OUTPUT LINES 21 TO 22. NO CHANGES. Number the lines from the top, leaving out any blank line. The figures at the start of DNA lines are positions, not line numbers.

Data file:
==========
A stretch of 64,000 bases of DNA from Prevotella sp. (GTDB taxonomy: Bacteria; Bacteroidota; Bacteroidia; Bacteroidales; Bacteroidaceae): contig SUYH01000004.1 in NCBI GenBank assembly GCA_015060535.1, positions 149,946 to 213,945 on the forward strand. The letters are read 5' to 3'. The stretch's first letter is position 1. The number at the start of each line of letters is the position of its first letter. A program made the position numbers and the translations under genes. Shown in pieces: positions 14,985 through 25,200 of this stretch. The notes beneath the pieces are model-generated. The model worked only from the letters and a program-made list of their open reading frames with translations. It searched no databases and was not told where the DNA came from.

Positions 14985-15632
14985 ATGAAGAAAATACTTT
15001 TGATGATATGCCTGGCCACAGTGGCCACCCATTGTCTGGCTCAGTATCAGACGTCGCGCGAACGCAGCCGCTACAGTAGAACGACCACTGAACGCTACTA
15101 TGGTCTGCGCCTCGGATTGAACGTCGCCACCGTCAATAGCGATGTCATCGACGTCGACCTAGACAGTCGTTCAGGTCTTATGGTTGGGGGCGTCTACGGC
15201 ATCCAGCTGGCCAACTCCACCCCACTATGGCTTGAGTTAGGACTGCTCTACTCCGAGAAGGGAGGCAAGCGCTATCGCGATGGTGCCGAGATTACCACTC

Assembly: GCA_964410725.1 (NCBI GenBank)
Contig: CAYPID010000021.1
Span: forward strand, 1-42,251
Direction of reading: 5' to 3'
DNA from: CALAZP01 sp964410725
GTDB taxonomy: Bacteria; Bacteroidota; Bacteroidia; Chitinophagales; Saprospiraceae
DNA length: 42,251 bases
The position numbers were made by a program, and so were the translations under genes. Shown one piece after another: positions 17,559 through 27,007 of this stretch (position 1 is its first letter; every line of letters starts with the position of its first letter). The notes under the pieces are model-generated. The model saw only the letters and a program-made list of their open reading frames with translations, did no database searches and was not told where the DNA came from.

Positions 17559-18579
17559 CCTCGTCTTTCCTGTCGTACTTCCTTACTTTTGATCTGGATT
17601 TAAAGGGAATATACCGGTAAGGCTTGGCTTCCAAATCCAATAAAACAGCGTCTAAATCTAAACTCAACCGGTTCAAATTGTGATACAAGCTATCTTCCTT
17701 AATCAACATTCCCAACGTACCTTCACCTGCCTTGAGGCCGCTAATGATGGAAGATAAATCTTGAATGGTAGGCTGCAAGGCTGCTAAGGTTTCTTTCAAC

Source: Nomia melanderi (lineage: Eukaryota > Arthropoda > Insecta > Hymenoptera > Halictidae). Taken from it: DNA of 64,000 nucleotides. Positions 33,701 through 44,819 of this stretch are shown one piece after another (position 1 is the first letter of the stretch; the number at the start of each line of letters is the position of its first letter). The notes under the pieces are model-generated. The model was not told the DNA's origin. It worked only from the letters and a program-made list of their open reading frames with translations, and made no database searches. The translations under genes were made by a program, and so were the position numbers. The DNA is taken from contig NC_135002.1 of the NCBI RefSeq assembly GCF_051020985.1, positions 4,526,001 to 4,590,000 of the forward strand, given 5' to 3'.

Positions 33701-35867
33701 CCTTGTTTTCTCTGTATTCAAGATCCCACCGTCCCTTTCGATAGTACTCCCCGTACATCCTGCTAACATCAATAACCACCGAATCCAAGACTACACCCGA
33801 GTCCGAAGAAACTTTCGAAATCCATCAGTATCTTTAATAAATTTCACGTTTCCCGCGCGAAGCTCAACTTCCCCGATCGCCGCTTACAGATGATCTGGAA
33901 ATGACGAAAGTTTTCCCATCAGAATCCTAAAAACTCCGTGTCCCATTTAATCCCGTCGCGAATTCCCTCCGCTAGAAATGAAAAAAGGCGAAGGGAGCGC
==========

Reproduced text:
33701 CCTTGTTTTCTCTGTATTCAAGATCCCACCGTCCCTTTCGATAGTACTCCCCGTACATCCTGCTAACATCAATAACCACCGAATCCAAGACTACACCCGA
33801 GTCCGAAGAAACTTTCGAAATCCATCAGTATCTTTAATAAATTTCACGTTTCCCGCGCGAAGCTCAACTTCCCCGATCGCCGCTTACAGATGATCTGGAA